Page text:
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Rehabilitation is an important part of returning to the activities of daily living after brain and spinal cord cancer treatment. Recovery is different for each person, depending on the extent of the disease, the type of treatment and many other factors. A person with brain and spinal cord cancer may be concerned about the following:
Brain and spinal cord tumours and their treatments can affect a person’s normal physical abilities. A person with a brain or spinal cord tumour may experience:
Physical therapyPhysical therapyTreatment that uses physical means, such as special exercises, activities and massage. and occupational therapy may help in the physical rehabilitation of the person recovering from a brain or spinal cord tumour.
Cognitive rehabilitation helps a person regain the mental skills of thought, reason, perception and memory. People may experience some type of cognitive problem because of their cancer, its progression or side effects of treatments like surgery or radiation therapy. Cognitive rehabilitation may help a person regain, or cope with changes in, their cognitive function.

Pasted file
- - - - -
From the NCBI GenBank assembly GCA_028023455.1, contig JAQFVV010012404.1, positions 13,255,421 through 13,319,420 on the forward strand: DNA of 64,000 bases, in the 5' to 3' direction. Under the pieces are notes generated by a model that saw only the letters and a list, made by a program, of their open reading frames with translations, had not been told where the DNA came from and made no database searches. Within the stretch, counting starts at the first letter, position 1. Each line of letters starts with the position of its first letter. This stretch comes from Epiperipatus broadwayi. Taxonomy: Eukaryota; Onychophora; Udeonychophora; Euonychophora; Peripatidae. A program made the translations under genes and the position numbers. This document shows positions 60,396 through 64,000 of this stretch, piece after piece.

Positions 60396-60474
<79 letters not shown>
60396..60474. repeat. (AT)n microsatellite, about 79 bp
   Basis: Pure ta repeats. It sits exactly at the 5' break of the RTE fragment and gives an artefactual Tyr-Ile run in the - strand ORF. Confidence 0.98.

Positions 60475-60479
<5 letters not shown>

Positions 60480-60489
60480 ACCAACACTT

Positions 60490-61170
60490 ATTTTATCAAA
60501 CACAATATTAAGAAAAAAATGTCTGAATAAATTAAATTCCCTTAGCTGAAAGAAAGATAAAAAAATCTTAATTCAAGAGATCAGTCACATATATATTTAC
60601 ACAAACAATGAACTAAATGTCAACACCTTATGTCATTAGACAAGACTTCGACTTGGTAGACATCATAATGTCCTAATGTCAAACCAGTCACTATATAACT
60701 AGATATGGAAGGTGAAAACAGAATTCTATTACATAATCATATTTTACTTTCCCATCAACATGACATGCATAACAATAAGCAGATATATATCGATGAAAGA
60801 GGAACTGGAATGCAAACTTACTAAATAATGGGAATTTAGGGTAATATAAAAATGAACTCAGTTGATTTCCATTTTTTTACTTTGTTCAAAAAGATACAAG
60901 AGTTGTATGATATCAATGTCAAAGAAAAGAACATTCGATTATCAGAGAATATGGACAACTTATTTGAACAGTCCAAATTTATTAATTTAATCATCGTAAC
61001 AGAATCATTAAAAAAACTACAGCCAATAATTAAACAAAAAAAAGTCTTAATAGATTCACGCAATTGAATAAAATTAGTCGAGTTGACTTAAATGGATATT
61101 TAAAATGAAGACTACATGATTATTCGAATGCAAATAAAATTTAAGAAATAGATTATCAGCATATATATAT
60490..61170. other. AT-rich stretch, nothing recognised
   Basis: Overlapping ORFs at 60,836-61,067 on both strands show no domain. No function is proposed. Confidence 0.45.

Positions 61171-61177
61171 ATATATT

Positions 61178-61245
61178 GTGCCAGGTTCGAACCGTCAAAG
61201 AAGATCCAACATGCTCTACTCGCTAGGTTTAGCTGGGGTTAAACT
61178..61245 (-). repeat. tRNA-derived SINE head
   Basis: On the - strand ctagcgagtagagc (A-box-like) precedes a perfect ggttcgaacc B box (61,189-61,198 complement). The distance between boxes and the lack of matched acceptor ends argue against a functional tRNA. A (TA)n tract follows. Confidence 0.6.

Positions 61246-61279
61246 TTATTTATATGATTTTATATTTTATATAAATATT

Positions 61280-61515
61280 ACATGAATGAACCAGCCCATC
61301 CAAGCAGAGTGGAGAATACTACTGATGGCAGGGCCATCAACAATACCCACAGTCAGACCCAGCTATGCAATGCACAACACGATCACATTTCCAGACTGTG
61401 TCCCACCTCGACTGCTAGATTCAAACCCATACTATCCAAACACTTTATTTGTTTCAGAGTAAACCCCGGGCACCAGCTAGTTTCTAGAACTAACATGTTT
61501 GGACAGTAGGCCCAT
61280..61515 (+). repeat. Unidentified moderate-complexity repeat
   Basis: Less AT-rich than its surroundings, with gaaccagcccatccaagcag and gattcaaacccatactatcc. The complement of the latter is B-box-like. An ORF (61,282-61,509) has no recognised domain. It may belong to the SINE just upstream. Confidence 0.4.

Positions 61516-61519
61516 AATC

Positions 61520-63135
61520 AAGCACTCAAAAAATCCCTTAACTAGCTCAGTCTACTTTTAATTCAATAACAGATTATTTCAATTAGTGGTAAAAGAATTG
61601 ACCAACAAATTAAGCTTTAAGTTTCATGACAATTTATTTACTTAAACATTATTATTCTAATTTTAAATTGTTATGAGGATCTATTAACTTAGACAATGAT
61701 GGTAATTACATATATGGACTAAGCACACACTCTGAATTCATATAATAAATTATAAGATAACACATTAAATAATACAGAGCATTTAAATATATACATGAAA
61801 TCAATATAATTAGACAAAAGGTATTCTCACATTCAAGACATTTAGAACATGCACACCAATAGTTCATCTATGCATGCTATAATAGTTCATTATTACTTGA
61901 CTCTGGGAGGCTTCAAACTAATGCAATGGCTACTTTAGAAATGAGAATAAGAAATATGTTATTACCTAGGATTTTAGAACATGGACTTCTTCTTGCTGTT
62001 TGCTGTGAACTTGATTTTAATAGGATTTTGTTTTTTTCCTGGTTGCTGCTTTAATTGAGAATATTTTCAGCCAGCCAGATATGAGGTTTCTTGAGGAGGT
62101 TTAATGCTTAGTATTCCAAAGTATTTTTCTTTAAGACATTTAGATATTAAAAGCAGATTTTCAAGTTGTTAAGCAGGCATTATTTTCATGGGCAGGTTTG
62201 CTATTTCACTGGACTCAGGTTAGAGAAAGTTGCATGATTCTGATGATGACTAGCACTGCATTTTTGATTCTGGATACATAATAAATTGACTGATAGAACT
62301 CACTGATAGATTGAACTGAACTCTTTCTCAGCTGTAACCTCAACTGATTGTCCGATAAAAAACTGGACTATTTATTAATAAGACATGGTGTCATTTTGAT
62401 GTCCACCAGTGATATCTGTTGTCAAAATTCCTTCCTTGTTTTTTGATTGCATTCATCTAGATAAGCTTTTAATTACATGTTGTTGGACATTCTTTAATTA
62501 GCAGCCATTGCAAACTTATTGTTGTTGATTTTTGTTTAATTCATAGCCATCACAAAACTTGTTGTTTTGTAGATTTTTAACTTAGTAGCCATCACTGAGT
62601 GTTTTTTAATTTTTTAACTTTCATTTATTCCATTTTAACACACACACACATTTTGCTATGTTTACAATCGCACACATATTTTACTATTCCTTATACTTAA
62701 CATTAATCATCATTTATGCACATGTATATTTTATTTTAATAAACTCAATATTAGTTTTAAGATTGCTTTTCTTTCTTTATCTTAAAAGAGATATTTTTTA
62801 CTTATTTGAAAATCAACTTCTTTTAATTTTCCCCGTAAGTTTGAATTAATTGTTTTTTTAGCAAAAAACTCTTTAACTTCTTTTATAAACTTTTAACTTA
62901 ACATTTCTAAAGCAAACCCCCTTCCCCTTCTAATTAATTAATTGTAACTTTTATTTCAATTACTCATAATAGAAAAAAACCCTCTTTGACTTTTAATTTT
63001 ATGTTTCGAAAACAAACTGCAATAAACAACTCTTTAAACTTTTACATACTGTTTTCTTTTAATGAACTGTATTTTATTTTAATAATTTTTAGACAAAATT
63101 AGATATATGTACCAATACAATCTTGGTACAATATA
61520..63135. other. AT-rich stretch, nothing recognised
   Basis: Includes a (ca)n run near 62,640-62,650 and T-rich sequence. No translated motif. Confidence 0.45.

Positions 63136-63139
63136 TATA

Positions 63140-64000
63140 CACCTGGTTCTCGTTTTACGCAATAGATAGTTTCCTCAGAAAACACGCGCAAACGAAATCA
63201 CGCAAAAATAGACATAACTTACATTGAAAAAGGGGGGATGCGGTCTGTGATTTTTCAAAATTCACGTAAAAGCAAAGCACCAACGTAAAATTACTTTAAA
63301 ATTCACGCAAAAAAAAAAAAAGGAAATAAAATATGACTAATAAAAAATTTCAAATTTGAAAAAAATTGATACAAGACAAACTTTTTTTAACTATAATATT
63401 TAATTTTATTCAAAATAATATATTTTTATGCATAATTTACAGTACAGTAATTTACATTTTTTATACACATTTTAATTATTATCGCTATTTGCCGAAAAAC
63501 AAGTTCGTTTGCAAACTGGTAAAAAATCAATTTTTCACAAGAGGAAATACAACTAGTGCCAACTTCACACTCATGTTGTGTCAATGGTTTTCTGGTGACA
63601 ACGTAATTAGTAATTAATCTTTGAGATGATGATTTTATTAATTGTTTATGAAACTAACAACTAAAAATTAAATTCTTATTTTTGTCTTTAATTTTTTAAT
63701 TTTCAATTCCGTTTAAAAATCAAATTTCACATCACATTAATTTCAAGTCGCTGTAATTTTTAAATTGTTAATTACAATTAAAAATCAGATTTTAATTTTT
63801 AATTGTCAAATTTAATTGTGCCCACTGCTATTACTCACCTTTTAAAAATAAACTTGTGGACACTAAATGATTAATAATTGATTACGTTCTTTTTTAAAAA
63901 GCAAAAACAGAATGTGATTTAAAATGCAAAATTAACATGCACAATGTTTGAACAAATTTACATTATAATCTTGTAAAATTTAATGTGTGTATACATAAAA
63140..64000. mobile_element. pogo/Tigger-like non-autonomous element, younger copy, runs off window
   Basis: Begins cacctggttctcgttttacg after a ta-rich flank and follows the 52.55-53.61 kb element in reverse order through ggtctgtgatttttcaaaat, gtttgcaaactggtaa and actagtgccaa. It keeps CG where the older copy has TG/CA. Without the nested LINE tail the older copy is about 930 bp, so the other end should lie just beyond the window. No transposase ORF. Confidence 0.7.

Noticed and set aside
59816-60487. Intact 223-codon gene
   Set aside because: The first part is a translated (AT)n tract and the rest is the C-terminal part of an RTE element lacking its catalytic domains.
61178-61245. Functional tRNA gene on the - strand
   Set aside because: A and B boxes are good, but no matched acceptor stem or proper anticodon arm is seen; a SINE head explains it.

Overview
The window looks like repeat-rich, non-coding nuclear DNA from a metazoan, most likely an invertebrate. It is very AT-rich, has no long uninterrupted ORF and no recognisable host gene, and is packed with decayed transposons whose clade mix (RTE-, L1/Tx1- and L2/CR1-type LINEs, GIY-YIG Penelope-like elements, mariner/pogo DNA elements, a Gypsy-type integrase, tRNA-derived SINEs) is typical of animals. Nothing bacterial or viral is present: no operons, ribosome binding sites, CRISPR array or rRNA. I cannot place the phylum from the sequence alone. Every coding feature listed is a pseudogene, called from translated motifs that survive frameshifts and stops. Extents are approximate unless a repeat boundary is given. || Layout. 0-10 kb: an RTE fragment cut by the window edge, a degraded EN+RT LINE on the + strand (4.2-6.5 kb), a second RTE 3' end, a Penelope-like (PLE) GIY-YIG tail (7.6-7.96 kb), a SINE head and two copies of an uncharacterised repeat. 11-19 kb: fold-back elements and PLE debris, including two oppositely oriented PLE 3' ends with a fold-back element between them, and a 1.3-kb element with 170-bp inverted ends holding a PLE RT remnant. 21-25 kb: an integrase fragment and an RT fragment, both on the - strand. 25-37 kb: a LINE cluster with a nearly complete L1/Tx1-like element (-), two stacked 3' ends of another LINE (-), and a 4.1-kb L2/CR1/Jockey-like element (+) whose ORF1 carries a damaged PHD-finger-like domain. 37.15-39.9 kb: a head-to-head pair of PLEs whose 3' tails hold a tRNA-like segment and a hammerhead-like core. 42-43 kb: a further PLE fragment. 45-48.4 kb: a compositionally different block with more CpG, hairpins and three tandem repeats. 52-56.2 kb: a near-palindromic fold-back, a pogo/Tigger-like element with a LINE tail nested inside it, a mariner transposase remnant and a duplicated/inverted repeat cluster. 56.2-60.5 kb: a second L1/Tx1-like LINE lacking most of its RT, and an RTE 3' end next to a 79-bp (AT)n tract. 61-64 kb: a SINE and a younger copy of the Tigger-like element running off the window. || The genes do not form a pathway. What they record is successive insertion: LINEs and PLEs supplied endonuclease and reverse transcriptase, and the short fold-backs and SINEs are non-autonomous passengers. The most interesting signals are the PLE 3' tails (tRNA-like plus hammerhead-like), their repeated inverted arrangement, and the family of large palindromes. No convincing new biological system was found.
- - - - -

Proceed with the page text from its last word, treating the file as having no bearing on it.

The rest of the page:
Personality changes are a significant and distressing effect of brain tumours. Family members may feel that they have “lost” the person they once knew. The person with the brain tumour may, or may not, be aware of the differences in their personality. Counselling may help the family and the person with the brain tumour cope with and adjust to the changes.
Brain tumours may affect a person’s ability to speak and swallow. Some of the problems that a person with a brain tumour may experience include:
A speech therapist (speech-language pathologist) can assess speech problems and provide suggestions to deal with them.
For cancer survivors, the Canadian Cancer Society provides a unique opportunity to celebrate their courage in the fight against cancer. During hundreds of Relay For Life events across the country, thousands of survivors join together for the Survivors’ Victory Lap.